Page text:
This week Carly Ciufo and I launched the ActiveHistory.ca museum theme week. This week was designed to encourage conversation between museum professionals and historians, while highlighting the labour of museum professionals.
My latest post, “How and When to Invite Indigenous Speakers to the Classroom” written with Skylee-Storm Hogan and Andrea Eidinger can be seen over at Activehistory.ca This post is part of a new Beyond the Lecture mini-series, specifically dedicated to the issue of teaching Indigenous history and the inclusion of Indigenous content in the classroom. This post tackles the issue of how and when to invite Indigenous speakers into classrooms.
My latest post, “Unexpected Archival Finds: Shingwauk Student Register” can be found over at Activehistory.ca. This piece explores the recent discoveru a “Clerk’s Fee Book” that had been re-purposed as a Shingwauk Residential School student register from 1930-1941. This find by the Shingwauk Residential Schools Centre staff provides new information about the students who attended Shingwauk during this period and also inspires questions about archival ethics and unexpected records.
Carly Cuifo and I are organizing an Active History theme week about museums! I am super excited about this upcoming series of blog posts and thrilled with the responses we have received so far. Details about the theme week are below:
Active History is organizing a 2019 theme week around museums and museums practice. Modeled after the 2017 Archives Theme Week this series aims to expand the conversation between historians and museum professionals while highlighting the unique work undertaken in museums.
Blog posts are welcomed on a range of topics including (but not limited to):
How do museums actually work? — eg. collection development, exhibit development, research, etc.
How are museums places of scholarship and research? (This could be theory based or based on an institutional example)
How are museums changing their practices to meet the needs of their patrons (either digitally or on site)?
Case Study examples of community partnerships within museums
Active History posts are between 700 and 1500 words, avoid jargon, use hyperlinks over footnotes, and we encourage the use of images to illustrate posts. We also ask that the style of writing is accessible to a wide audience. Draft posts are due by February 15, 2019.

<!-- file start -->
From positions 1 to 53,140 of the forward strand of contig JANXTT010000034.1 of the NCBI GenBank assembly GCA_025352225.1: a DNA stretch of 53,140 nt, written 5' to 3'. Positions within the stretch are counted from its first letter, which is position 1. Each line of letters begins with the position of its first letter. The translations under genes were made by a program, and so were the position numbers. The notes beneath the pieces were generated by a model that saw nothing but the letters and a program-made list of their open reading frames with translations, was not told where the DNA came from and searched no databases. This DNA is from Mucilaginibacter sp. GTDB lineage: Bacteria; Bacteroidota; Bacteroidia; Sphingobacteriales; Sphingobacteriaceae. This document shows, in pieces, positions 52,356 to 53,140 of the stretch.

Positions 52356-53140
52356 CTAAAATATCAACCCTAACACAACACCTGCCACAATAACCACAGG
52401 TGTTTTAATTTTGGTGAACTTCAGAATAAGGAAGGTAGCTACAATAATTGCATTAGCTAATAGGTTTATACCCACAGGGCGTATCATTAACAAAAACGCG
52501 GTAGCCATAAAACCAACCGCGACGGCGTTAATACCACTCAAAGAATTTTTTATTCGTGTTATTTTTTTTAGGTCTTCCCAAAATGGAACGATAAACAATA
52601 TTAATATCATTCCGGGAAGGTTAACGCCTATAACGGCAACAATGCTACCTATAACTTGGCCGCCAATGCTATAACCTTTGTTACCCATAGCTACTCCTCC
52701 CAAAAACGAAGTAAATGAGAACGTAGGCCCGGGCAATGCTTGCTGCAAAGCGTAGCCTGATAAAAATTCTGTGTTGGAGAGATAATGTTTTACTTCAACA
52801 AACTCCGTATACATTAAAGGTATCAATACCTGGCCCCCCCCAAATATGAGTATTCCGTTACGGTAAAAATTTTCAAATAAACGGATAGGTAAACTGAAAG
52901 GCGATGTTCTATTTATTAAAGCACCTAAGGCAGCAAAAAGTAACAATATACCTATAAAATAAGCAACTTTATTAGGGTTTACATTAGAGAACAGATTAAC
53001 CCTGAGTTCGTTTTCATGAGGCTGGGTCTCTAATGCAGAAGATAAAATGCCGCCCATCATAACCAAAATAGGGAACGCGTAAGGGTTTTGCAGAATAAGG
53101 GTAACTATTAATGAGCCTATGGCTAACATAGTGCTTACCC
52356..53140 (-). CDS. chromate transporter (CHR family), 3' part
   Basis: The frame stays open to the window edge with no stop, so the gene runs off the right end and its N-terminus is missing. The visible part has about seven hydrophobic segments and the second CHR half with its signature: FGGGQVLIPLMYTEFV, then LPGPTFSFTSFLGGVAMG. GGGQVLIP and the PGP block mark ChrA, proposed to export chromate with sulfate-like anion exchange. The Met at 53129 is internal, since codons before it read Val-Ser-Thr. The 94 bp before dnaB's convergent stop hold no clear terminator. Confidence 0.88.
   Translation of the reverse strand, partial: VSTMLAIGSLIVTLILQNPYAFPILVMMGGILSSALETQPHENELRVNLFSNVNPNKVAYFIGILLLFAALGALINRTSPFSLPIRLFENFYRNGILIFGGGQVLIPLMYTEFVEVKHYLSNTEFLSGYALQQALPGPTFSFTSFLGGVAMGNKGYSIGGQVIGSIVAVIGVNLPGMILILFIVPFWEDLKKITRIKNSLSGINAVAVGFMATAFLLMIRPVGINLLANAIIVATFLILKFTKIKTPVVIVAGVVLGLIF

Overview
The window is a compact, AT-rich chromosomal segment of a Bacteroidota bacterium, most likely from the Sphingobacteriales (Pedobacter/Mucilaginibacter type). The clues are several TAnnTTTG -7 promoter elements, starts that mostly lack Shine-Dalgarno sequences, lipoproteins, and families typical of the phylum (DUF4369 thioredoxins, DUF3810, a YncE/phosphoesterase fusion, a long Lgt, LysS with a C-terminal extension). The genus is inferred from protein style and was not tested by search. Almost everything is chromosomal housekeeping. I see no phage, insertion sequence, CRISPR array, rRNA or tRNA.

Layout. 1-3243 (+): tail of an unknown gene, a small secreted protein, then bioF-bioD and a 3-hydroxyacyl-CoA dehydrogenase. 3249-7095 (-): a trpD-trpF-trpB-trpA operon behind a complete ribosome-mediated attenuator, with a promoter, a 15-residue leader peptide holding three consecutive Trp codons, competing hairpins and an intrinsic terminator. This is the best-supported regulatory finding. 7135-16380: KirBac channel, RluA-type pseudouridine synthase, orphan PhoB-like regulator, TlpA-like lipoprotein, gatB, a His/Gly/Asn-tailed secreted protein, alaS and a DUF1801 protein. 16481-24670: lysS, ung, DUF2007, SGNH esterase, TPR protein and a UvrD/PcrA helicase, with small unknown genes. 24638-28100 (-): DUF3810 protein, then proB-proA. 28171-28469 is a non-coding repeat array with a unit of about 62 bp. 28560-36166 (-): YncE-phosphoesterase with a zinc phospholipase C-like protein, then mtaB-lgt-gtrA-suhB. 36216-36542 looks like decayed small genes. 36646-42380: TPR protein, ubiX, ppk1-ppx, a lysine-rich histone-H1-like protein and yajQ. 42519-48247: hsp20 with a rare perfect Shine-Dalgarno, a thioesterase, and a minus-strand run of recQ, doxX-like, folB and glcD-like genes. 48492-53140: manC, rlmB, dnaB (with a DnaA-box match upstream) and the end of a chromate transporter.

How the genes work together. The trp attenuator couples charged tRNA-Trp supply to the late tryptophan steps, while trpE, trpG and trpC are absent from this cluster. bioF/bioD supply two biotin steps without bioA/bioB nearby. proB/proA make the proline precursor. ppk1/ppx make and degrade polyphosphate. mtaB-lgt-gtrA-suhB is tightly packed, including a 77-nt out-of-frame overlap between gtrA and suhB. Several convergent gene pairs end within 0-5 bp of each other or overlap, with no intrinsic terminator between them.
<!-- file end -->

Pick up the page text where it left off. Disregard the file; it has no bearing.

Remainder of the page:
Questions and pitches can be directed to series editors Krista McCracken and Carly Cuifo at email@example.com
My latest post on “Historical Practice and Media Engagement” can be seen over on the Activehistory.ca website. This post was inspired by the numerous media interviews I’ve done since August in promotion of the Reclaiming Shingwauk Hall exhibition. It provides a look at some of my strategies for preparing for media interviews and discusses the role of historians in the media.
My most recent piece “Colonialism, Maple Syrup, and Ways of Knowing” can be seen over on Activehistory.ca. The post looks at the intersection of maple syrup, national identity, appropriation, and Indigenous knowledge. The post is definitely just a first look at maple syrup and colonialism, and I would really suggest folks check out the further reading list I included with the post – a lot of great graduate level work has been done on this subject in recent years.
Today Active History announced “Beyond the Lecture” a new monthly series dedicated to renewed dialogue about best practices for teaching Canadian history at the post-secondary level. This series is edited by Andrea Eidinger and I and is open to submissions.
How do you approach Canadian history in the classroom? Do you use digital history, public history, collaborative teaching practices? We want to hear about the innovative, experimental, and unique ways you are teaching Canadian history. Check out the full call for submissions for more details or get in touch with Andrea or I if you have questions.
Photo Credit: Students in a classroom making notes and studying reference books in class. Carleton University, Ottawa, Ont, 1961. Library and Archives Canada, MIKAN Number
My latest post can be read over at Activehistory.ca. The post, “Interpretation, Interaction, and Critique at House Museums,” discusses using Anarchist Tags in the public history classroom as a way to teach critical thinking skills about heritage spaces and allow students to interact with heritage sites in a new way. Using the tags was a new experience for me and in the post I explain how they work and reflect on their effectiveness in the classroom.
A huge thank you to Will Hollingshead of the Ermatinger Clergue National Historic Site for his willingness to collaborate on this project and all of his creative ideas that he brought to our class site visit.
I’m overjoyed by how the Active History Archives Theme Week has come together. This week emerged after the ‘secret archives’ new story and the subsequent response from the archival community. The goal of the theme week is to foster discussion between archivists and historians. Posts in the week tackle issues of archival labour, how private records end up in archives, the legacy of colonial collecting practices, collaboration within archives, and archival outreach.
The theme week includes the following posts: (I’ll update with hyperlinks to the posts once they are live on Active History)
It discusses the idea that archives can disrupt social norms by collecting and archiving the work of those outside of mainstream society. The piece also dives into examples of Canadian archives who have made an effort to collect material relating to activist movements.